RITUALS FOR LAMMAS


RITUALS FOR LAMMAS

Keep in mind that rituals are never  written in stone, you can change and adapt it to what best suits your needs.

RITUAL ONE:

Make your altar table and decorations (see “About Lammas” for colours, foods and altar information). Make sure you include corn/oats and apple. When you’re ready to begin, cast your circle in your usual way, or by invoking a God and Goddess associated with Lammas (again, see “About Lammas” for a list of associated deities). Standing in front of your altar, take some of the grain or oats in your hand and hold it above you. Say something like:

“We celebrate the First Harvest, a time when the fruits of nature sacrifice themselves so that we may survive. The sun now wanes, and I ask that Great Spirit helps me to understand and accept my own personal sacrifices I must make in my own life. The moon now grows in strength, and I ask that the Moon Goddess bless me with her wisdom and power.”

Rub the corn between both hands and let it fall down towards your altar. Say something like:

“I share in the fruits of the First Harvest, so that I might share in the wisdom it offers. Goddess of the Moon, Mother of All, God of the Sun, Father to All, I thank you for that which you’ve given me. May I always remember ‘harm none’, and may all that I do be for the highest good.”

Then take a piece of apple, bite into it, and immerse yourself in the taste experience. If performing this ritual with more than one person, you can either have cut pieces of fruit prepared in a bowl which you would then pass on, or you can pass a single apple on.  Meditate, or reflect, on the good that has passed so far this wheel cycle, and sacrifices that have been made along the way. Think about how you’ve shared you good fortune with others, even if it only meant smiling at a stranger.

You can now do any magickal work you’ve selected for the circle, or simply write about your thoughts in your journal if you have one.

Give thanks and release the circle.

RITUAL TWO:

Make your altar table and decorations (see “About Lammas” for colours, foods and altar information). Make sure you include a white candle and a golden yellow candle, as well as sage or rosemary. When you’re ready to begin, cast your circle in your usual way, or by invoking a God and Goddess associated with Lammas (again, see “About Lammas” for a list of associated deities).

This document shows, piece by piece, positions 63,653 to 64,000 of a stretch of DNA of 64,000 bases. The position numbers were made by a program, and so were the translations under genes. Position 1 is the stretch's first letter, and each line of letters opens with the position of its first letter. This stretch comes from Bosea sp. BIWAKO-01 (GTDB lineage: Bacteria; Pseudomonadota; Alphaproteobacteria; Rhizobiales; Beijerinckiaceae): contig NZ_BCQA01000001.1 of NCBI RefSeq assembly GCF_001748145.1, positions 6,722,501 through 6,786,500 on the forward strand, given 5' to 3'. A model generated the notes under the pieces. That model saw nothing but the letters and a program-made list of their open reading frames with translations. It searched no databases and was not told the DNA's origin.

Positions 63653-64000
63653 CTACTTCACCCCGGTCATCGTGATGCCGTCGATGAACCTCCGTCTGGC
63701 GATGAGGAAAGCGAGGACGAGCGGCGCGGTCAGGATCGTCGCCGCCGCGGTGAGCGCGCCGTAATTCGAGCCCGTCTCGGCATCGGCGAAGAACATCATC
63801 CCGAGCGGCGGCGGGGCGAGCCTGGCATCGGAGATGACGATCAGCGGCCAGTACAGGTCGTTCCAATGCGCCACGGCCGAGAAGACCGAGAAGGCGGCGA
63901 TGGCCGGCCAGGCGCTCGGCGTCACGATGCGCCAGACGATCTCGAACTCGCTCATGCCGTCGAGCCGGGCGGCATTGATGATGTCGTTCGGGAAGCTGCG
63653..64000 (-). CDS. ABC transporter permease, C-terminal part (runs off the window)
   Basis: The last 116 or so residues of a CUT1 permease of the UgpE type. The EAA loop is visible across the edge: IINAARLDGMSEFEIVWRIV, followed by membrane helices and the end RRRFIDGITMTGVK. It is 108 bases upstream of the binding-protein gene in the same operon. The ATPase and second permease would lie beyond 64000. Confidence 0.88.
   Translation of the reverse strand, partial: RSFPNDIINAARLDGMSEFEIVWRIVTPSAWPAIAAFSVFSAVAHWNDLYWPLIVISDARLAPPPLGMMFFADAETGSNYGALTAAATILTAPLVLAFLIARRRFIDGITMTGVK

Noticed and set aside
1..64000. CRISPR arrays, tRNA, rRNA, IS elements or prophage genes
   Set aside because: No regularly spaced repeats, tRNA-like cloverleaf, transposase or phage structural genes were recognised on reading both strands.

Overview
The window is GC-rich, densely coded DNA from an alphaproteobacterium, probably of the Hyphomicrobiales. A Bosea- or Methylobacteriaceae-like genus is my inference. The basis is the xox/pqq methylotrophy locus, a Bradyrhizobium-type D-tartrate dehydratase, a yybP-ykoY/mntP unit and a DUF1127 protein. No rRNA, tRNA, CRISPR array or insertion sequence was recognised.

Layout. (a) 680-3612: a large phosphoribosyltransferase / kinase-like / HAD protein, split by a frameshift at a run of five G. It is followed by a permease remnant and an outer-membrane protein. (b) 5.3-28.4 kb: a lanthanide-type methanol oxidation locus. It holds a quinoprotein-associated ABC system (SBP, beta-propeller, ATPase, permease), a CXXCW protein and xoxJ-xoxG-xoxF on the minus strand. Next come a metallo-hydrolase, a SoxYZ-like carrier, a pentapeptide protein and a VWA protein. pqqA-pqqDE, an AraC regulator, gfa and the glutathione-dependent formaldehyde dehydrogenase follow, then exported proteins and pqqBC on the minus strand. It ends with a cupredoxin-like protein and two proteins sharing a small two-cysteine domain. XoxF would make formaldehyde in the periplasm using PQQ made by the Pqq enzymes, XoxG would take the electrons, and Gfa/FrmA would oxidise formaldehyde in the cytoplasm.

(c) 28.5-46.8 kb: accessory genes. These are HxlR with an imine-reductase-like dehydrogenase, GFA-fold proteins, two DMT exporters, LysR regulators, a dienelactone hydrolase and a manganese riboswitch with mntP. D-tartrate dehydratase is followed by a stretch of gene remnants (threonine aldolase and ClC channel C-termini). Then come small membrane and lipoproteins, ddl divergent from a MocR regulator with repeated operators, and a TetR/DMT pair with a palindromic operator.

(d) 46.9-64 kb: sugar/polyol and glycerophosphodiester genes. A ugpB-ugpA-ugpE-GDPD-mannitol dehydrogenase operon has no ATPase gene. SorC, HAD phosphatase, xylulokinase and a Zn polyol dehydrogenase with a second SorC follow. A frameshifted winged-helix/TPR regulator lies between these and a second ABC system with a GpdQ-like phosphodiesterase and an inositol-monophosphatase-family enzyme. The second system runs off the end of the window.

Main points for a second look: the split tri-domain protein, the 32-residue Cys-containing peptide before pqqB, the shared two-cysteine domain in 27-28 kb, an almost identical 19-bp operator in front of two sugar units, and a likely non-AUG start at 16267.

Begin by meditating on what you really desire and the sacrifices you are able or willing to make for your dreams. If life seems unfair, spend some time asking Great Spirit / God & Goddess to melt away/release your fears, obstacles and doubts. Can you trust again, can you ask of others what you need? Are you prepared to sacrifice certainty for trust? We do not have to sacrifice our dreams, but we do need to let go of what is not good for us, and stop constantly worrying over what can never be, or can be no more.

Light both the white and the gold candles and say something like:

“I reach out in the trust that my needs will be met. I free myself from what holds me back from fulfilment.”

Scatter a small pinch of sage or rosemary in each flame, and leave the candles to burn. Make plans for your future and say goodbye to what can or should be no more. Scatter the rest of the herb in the garden as an offering.

You can now do any magickal work you’ve selected for the circle, or simply write about your thoughts in your journal if you have one.

Give thanks and release the circle.

RITUAL THREE:

Light an orange candle every evening if possible for a week around the festival.

Sprinkle a pinch of salt in the flame and let go of any injustice that cannot be put right but which needs to be released from your mind to set you free.

Then add a small pinch of dried sage to the flame and name a blessing however small or an unexpected kindness you have received in the previous few months.

At the end of the week, make a practical gesture or spoken small blessing to someone who does not merit it. Alternatively if you feel you have been unjustly treated and cannot put matters right, then at the end of the week, knot dried grasses or pluck the petals of a dying flower, one for each injustice and cast them into running water or bury them, planting late flowering seeds or autumn flowers.

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